Preloved, is this just sexing up the charity shops?
Updated: Jun 15, 2020
I was recently asked if I used the word preloved to make second hand fashion sound more appealing. She had a point! I am sure that there is marketing element to the rise in popularity of this concept.
Thanks to the powerhouse that is Mary Portas the charities with a presence on our high streets have wised up to the fact that many people just don’t like rummaging through a load of people’s cast offs looking for treasure. For the record, that’s not me! I have been digging for treasure for as long as I can remember and when I find something, well, the pleasure far exceeds the exhaustion of those ‘shop till I dropped’ days.
In recent years, post Portas you might say, charity shops and dress agencies have become both more prevalent and more complicated. When I first fell in love with second hand clothes, it was just that. You took anything that was remotely wearable to the local charity shop and if you were shopping expected to have to wade through a glorious mishmash. This required time and a willingness to be creative. I spent many happy hours sourcing perfect party outfits, dreaming of precious antique capes and supplementing the high street pieces I already had with what I needed to stay warm as a cash strapped student.
Some entrepreneurs had already seen the potential and vintage stores opened showcasing the pick of the charity shop offerings, finds from jumble sales and house clearances. The choice is so much wider now. At one end there are designer pieces offered on rental agreements and dress agencies with very restricted criteria for what they will accept. Often high end dress agencies are only interested in current season pieces, barely worn and will price accordingly. There are others with a more relaxed policy who are on the look out for anything that is good quality and will attract buyers. Simply knowing the neighbourhood where the dress agencies are situated will give a good idea of what you are likely to find inside.
This wide variety is also visible on the high street in the charity shops. You will find designer jackets, beautifully curated, displayed with sizes visible alongside blouses, sweaters and co-ordinates to complete an outfit. You could be in a small boutique and these outlets can be found right next door to much more old school charity shops. Here you will be checking every item for damage, working out what alterations are needed to upcycle a piece and possibly aware that this shop does not have the budget for a steamer.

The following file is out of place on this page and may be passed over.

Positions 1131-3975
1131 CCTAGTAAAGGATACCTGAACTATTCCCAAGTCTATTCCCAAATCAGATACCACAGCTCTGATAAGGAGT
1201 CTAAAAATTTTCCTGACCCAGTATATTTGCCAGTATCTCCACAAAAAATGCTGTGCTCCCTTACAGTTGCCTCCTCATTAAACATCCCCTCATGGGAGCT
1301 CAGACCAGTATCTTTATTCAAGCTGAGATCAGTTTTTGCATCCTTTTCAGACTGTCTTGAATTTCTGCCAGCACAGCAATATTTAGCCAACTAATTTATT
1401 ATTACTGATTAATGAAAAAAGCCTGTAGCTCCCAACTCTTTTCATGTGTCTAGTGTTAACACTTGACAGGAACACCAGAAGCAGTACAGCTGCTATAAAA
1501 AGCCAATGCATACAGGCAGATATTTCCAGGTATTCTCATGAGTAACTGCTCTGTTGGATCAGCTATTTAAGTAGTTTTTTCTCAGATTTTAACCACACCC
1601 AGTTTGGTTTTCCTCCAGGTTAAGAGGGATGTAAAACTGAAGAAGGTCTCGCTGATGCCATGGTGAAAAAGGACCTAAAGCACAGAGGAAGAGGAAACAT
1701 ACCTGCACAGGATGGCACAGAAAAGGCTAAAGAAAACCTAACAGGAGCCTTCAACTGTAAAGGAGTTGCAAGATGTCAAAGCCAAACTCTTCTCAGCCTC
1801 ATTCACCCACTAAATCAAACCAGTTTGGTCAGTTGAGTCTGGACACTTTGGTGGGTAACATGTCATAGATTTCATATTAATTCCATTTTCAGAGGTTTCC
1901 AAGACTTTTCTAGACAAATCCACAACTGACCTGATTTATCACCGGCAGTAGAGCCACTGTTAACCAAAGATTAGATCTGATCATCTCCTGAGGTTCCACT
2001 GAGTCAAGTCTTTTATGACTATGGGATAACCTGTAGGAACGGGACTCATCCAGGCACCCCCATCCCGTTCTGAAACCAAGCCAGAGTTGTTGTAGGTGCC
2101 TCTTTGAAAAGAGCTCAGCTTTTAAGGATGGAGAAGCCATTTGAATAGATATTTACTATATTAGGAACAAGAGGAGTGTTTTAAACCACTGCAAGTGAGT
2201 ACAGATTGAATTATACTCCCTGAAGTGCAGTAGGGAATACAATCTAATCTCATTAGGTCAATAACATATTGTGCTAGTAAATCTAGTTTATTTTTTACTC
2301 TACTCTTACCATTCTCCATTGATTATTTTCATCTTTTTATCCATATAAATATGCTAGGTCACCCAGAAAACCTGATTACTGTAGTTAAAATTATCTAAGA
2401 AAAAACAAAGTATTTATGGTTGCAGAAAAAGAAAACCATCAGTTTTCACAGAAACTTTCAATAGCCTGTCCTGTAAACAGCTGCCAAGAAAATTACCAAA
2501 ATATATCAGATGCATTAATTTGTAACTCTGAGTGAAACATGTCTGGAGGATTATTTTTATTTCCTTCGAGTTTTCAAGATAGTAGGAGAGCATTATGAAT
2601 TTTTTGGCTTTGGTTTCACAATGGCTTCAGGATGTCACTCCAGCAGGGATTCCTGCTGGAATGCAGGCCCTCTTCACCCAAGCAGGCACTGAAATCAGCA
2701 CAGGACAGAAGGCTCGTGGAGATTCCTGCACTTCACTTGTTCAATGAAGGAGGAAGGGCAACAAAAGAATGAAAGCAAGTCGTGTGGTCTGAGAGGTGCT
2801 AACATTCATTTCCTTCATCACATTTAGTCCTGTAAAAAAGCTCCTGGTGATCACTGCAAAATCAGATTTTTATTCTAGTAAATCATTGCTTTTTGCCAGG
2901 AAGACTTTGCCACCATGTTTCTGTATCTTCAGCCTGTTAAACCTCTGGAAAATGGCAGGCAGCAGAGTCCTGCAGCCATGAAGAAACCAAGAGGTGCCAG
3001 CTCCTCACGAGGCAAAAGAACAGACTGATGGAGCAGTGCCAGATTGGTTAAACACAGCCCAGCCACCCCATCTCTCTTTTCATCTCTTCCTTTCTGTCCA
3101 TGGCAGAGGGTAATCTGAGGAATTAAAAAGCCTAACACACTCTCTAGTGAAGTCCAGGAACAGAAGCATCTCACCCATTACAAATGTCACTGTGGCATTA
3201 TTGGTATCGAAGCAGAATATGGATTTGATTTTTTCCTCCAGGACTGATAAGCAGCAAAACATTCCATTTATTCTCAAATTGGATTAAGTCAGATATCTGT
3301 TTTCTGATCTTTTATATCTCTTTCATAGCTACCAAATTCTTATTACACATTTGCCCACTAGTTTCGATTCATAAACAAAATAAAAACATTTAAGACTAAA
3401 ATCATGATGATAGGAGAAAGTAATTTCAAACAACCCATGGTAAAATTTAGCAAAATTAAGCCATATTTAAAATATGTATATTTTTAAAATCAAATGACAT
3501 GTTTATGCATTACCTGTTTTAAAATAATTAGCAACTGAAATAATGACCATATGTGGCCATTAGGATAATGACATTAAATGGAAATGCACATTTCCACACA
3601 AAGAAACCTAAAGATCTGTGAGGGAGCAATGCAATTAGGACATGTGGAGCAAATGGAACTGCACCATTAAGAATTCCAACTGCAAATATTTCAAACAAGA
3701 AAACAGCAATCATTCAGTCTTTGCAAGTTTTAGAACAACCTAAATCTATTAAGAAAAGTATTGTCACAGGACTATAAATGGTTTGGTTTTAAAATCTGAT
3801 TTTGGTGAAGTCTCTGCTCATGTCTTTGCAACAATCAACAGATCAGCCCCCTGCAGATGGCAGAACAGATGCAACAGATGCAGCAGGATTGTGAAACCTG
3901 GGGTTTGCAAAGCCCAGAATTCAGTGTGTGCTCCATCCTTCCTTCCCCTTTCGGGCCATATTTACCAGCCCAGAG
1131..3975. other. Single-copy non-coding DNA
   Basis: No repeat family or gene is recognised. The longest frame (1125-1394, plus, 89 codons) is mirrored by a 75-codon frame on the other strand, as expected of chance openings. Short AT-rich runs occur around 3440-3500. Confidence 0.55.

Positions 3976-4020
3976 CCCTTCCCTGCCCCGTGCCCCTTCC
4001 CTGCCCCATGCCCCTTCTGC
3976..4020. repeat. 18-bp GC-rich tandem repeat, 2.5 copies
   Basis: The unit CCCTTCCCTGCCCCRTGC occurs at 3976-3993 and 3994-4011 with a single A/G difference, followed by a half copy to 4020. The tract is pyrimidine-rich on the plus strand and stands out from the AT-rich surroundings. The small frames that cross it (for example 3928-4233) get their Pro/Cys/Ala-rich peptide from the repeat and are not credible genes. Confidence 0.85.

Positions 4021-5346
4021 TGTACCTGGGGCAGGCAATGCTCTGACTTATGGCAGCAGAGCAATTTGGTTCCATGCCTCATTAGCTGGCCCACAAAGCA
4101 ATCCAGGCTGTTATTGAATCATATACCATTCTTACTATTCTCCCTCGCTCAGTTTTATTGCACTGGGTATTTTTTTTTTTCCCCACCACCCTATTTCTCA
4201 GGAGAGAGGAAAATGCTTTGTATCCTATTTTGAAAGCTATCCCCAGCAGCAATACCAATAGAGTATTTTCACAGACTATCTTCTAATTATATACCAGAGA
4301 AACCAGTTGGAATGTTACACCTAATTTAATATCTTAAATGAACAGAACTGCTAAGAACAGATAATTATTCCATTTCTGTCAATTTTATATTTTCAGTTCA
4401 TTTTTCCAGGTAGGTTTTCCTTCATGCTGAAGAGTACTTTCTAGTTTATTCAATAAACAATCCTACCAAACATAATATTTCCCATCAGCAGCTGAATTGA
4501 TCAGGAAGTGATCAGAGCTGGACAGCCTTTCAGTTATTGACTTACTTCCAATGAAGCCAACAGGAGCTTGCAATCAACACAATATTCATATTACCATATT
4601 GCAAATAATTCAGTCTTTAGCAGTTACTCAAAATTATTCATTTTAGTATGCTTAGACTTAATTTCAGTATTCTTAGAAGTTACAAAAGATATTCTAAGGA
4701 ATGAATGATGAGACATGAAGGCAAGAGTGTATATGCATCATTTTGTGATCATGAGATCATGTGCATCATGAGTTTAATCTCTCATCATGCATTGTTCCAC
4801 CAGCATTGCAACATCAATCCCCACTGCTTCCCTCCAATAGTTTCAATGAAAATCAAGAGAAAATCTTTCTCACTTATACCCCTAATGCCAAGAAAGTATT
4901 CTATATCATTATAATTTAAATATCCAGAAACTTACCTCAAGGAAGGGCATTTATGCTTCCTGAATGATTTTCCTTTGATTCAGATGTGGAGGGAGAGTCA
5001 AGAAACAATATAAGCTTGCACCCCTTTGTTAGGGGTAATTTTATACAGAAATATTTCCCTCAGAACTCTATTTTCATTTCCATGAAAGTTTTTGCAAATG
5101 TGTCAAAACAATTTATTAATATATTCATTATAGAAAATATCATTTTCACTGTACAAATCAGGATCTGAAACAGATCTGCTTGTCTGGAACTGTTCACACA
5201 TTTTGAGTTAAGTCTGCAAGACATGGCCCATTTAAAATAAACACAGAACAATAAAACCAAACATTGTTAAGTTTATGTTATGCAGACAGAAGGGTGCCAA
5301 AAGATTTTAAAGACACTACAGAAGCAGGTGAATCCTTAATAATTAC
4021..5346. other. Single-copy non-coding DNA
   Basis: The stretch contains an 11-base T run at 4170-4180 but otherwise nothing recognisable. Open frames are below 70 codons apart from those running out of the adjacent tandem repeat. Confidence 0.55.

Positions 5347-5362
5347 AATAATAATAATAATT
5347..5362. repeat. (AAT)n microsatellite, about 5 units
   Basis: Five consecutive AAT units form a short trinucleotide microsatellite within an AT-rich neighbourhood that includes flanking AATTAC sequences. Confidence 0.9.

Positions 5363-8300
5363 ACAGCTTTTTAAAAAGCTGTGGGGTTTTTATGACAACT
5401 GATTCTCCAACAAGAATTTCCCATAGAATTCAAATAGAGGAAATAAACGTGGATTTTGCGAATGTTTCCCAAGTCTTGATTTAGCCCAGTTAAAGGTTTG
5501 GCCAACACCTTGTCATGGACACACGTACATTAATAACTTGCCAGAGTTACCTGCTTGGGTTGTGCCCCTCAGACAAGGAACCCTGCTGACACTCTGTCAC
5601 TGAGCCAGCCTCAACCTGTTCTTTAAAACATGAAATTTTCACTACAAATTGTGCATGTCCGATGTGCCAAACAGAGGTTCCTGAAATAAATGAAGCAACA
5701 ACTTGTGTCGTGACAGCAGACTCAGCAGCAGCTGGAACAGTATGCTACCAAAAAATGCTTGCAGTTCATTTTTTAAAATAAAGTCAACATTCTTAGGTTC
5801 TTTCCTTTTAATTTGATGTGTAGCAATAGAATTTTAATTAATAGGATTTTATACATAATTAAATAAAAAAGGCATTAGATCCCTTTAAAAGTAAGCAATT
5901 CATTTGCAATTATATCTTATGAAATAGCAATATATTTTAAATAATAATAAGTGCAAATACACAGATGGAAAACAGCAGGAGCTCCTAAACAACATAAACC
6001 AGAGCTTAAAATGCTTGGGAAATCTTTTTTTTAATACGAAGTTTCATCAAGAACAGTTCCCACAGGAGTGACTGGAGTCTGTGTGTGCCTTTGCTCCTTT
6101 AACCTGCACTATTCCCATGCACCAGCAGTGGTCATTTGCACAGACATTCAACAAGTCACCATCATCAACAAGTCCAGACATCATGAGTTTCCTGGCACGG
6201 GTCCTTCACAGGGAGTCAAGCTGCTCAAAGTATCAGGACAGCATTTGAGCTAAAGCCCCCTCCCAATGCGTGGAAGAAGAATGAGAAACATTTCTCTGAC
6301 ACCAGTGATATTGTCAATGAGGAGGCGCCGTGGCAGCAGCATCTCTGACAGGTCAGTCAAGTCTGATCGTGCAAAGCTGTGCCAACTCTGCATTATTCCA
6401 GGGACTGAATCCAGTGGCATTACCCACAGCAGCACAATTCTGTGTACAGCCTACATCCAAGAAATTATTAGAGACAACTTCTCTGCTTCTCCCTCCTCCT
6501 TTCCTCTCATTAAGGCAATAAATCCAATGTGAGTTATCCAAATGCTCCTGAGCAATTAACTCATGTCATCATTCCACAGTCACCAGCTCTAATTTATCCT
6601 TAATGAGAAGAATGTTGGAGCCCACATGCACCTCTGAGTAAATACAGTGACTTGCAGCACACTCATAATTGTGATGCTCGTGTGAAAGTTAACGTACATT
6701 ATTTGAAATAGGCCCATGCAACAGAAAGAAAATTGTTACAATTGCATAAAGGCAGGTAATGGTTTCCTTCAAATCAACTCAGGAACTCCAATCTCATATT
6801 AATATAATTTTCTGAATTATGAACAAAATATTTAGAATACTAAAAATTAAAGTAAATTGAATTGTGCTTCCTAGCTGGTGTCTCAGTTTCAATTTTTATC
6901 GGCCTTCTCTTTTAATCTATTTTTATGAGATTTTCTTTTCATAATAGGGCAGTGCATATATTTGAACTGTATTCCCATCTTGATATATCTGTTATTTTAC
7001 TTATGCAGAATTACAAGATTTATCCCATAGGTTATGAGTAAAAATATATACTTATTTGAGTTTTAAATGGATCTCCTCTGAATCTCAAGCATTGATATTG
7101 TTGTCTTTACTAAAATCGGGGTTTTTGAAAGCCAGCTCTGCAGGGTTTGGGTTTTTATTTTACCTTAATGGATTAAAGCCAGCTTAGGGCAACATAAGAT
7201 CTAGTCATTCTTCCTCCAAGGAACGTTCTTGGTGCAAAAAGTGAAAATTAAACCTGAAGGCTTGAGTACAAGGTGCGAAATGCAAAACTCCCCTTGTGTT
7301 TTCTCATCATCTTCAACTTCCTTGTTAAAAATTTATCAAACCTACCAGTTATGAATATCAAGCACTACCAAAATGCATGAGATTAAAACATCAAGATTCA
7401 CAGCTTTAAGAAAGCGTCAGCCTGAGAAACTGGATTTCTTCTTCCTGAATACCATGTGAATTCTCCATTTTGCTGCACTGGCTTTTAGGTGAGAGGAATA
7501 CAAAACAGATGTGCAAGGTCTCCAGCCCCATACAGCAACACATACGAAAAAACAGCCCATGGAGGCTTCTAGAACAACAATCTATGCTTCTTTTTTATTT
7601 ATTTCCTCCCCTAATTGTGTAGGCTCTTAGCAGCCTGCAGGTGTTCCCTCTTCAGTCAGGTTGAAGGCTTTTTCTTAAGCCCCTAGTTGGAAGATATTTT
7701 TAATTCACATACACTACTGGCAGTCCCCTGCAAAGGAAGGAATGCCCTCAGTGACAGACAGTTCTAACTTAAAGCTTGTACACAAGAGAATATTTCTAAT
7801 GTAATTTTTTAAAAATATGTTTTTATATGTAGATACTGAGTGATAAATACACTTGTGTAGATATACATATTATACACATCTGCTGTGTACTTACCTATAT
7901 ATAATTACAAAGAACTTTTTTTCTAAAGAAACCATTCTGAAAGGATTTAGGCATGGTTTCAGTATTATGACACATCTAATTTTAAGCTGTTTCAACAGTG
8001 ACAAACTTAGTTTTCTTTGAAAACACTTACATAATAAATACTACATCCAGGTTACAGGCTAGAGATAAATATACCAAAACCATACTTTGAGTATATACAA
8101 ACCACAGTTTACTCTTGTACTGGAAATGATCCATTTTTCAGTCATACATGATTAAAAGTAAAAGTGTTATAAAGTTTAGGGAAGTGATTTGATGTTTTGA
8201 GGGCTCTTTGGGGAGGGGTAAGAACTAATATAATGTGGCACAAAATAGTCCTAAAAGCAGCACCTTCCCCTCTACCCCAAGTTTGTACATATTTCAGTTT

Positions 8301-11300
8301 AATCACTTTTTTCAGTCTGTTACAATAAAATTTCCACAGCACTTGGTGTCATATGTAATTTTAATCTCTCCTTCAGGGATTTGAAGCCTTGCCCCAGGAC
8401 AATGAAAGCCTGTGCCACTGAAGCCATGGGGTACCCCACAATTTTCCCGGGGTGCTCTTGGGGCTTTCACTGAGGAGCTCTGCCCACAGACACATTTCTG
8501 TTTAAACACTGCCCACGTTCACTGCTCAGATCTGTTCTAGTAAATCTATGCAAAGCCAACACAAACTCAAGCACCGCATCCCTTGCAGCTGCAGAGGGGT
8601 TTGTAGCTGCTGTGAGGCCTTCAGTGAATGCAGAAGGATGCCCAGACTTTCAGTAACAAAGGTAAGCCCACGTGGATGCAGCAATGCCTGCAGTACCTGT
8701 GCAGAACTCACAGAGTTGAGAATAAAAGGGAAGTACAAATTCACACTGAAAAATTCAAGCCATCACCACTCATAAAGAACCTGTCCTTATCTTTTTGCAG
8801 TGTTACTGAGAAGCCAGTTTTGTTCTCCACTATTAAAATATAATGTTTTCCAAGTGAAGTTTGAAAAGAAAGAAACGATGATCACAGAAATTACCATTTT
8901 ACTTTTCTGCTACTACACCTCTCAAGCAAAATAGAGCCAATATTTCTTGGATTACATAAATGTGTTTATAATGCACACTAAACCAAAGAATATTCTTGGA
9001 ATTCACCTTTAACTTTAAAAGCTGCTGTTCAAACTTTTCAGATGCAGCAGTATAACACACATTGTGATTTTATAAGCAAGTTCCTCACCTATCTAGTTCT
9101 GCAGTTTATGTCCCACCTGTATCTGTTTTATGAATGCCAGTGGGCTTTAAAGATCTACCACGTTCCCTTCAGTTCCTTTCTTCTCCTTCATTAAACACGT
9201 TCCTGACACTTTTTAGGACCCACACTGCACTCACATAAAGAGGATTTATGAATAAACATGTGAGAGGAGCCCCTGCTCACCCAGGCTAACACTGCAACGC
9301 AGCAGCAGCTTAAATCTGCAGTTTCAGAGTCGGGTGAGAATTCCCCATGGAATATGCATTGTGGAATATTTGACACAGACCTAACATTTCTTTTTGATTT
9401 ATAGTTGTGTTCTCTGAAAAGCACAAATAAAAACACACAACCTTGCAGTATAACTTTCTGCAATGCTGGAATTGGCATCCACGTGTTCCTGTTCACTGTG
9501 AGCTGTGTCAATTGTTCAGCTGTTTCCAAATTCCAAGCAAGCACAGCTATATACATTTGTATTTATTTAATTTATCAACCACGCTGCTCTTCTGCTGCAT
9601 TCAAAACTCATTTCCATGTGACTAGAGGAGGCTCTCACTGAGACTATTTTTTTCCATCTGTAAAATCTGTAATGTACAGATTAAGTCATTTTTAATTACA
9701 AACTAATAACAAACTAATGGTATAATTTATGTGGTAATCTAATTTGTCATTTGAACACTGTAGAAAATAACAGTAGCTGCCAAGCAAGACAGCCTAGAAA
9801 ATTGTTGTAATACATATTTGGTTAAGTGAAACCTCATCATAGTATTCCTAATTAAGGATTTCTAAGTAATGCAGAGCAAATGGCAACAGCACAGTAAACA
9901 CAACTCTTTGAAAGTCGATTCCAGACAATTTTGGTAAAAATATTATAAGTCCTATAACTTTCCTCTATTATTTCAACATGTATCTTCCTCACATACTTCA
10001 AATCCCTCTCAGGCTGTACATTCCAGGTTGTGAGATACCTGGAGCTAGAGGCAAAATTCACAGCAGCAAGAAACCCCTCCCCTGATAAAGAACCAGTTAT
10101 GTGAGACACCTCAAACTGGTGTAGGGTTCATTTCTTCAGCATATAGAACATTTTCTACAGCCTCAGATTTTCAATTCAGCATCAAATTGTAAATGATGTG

Back to my curious friend, she hates charity shops claiming they all smell, she won’t even cross the threshold! To be honest this was the case when this love affair began for me and I did invest in dry cleaners, drawer liners, scented sachets as well as laundering anything that would tolerate it very thoroughly. Now that is mostly taken care of as the etiquette of donors has improved. Although old habits die hard, I would be more comfortable wearing something that has come straight from a second hand outlet than something from a large high street store. The chemicals used to treat new garments and storage methods are certainly questionable and I have more often had skin reactions to new clothes than any problems with preloved pieces.
I even have a confession, this may be a guilty pleasure, from the day I found a simple but exquisite Joseph sweater in an Oxfam shop many years ago. I wore this the same day and the perfume of the previous owner was so lovely I then took it to a local department store to see if I could source it for myself. The perfume counter assistant called her manager, we were all sniffing this knitwear. Eventually, the two women had to confess that it was the loveliest scent they ever smelt but had no idea what it was. I was very careful how I wore this sweater and even after I finally had to wash it the scent remained for many months. I wore this cashmere sweater until it literally fell apart. It was a love story, a preloved story!